Giants’ Draft Sleeper Tipped for ‘Tony Pollard-Like Impact’ in 2024

Tony Pollard

Getty A New York Giants' draft sleeper is tipped to have a "Tony Pollard-like impact."

Replacing Saquon Barkley won’t be easy for the New York Giants, but they may have found their own Tony Pollard in the late rounds of the 2024 NFL draft.

Fifth-round pick Tyrone Tracy Jr. is rated as the best sleeper from the Giants’ draft class, somebody who could have a similar impact to Tennessee Titans running back and ex-Dallas Cowboys star Pollard.

That’s the view of The 33rd Team’s Marcus Mosher, who believes Tracy will feature as a rookie, despite the Giants signing Devin Singletary in free agency. As Mosher put it, “Only Singletary is ahead of him on the depth chart, so Tracy should find a role right away. He is the most explosive running back on the roster and could have a Tony Pollard-like impact on the Giants in Year 1.”

The idea Tracy can feature immediately for the Giants is shared by Touchdown Wire’s Doug Farrar. He rates the former Purdue star as the true sleeper of this class, and pointed out how “With Saquon Barkley out of the picture, the Giants had a pre-draft running back rotation of Devin Singletary, 2023 fifth-round pick Eric Gray, and a bunch of ‘meh’ after that. Which means that anyone coming in from the draft would have an opportunity beyond the preseason.”

Tony Pollard Comparisons Make Sense for Giants

Pollard is a good comparison because he made the same transition from wide receiver at Memphis Tracy later made for the Boilermakers. The switch “likely saved his career,” according to Mosher.

The Cowboys didn’t always take advantage of Pollard’s crossover skills as a wideout, but he was effective when given the chance. Like for this touchdown catch from the slot against the Detroit Lions back in 2019.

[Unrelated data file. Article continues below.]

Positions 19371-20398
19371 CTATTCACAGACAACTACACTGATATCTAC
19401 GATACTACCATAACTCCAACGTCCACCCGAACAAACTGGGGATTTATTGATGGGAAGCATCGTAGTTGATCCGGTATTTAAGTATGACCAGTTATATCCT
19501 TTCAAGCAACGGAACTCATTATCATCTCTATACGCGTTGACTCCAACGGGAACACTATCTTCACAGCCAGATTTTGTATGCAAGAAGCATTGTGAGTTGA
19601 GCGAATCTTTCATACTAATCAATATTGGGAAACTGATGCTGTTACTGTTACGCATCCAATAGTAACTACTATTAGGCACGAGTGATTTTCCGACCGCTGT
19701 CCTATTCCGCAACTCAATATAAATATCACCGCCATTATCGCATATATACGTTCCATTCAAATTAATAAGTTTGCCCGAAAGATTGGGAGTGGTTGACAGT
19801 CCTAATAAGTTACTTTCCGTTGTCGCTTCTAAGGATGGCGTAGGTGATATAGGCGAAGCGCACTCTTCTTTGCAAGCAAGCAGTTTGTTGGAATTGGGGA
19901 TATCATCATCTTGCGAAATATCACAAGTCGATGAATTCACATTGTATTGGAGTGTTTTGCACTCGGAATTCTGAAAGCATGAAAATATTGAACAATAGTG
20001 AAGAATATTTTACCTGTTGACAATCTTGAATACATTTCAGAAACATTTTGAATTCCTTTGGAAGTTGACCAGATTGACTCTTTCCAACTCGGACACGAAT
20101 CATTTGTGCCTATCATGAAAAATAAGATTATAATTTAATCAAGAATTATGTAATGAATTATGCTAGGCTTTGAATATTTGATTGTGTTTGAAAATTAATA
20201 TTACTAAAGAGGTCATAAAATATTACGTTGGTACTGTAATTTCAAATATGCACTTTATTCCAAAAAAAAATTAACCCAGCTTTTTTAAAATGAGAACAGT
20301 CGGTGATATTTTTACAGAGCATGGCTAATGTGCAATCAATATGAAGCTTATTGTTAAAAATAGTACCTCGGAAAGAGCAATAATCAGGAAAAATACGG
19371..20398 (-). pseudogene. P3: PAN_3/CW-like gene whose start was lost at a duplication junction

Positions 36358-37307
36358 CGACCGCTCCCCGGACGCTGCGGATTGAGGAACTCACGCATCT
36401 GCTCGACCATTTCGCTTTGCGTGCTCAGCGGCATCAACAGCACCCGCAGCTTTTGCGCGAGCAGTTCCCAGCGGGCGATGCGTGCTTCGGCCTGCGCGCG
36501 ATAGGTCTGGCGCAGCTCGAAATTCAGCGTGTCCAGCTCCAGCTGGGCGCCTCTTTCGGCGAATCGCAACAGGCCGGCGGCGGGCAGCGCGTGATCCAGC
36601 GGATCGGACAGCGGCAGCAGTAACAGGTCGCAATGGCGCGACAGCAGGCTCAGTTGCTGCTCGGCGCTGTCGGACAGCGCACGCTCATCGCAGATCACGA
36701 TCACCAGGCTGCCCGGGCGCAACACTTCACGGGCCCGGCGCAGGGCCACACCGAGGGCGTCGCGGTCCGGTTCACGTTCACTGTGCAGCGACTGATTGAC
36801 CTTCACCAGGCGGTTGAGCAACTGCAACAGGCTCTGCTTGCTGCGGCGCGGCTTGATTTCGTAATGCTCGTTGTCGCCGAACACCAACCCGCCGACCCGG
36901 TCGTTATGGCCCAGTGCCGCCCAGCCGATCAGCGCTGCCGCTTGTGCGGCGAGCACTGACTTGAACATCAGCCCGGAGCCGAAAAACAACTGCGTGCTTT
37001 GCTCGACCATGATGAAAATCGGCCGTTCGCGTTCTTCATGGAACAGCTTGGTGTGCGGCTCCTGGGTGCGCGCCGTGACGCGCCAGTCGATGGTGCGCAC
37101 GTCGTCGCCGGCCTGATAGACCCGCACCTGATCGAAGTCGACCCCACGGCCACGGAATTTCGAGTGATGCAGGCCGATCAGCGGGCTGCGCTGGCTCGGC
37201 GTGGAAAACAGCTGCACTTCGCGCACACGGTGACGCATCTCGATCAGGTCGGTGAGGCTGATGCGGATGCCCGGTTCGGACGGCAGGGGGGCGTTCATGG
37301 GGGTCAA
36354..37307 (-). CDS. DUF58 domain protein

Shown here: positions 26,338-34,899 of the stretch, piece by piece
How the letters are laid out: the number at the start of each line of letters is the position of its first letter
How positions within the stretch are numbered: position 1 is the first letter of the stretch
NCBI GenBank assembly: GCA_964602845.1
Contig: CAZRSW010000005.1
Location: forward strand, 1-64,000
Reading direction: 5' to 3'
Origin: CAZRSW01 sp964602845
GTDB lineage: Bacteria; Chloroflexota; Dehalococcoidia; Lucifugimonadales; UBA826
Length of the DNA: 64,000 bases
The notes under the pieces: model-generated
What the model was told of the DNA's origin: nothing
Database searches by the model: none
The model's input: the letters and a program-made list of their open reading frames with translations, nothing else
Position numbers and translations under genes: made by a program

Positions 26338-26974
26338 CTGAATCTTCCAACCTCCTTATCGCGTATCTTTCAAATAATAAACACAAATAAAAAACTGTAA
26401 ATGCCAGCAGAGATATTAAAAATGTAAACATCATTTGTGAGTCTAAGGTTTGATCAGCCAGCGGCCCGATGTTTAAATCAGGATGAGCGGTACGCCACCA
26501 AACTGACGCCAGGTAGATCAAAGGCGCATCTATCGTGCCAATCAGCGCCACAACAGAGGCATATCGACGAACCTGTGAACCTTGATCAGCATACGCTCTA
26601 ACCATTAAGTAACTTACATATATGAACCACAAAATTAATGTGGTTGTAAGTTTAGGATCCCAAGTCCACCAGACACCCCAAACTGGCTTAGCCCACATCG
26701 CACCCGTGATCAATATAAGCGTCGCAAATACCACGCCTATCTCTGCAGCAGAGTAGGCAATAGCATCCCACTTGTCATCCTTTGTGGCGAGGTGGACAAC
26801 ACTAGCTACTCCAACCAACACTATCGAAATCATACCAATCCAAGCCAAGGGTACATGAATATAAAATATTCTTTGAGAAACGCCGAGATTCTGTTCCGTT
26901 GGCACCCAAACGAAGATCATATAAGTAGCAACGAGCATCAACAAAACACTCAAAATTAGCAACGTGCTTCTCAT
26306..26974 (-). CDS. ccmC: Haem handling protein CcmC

Tracy had his own moments as a receiver out of the backfield for Purdue. He tallied 47 receptions in two seasons after redefining himself as a running back, per Sports Reference.

Like Pollard, Tracy is adept turning short catches into longer gains. As Empire Sports Media’s Alex Wilson detailed, “129 yards of 138 receiving yards came after catch.”

Gaining yards in chunks isn’t unique to the passing game for Tracy. He’s also a player capable of expanding what the Giants produce on the ground.

Tyrone Tracy Jr. Is the Big-Play Runner Giants Need

A flair for the big play was obvious as soon as Tracy became a running back: “In his first year playing the position, Tracy led the Big Ten in yards per carry (6.3) and scored eight rushing touchdowns,” per Mosher. Even if “Tracy isn’t ready to be a full-time running back (146 career carries in college), he is an incredible athlete who is a threat to score on any play.”

His impressive yards per carry stats are similar to the 4.8 career average Pollard has managed. It’s an average based on the veteran posting over five yards per rush in three of his five seasons.

His speed to attack the edges made outside runs a popular part of the Cowboys’ playbook. It’s something the Giants found out the hard way for the first of Pollard’s two touchdowns from Week 1.

Tracy has the same lateral speed, something he showed off en route to “714 yards, eight touchdowns, 46 forced missed tackles, 14 carries of 15 or more yards, and 36 first downs on just 114 carries,” per Farrar.

Those numbers owed a lot to plays like this counter run against Michigan, highlighted by Nick Falato of SB Nation’s Big Blue View.

There’s room for a back with Tracy’s versatility and sudden-strike skills. The Giants lack experience behind Singletary and would be counting on a considerable second-year leap from Eric Gray. An alternative would be to sign a tough free agent with a 1,000-yard season on his resume.

Giants head coach Brian Daboll and offensive coordinator Mike Kafka finding multiple ways to turn Tracy loose early will make seeing Barkley ply his trade for the Philadelphia Eagles easier to take.

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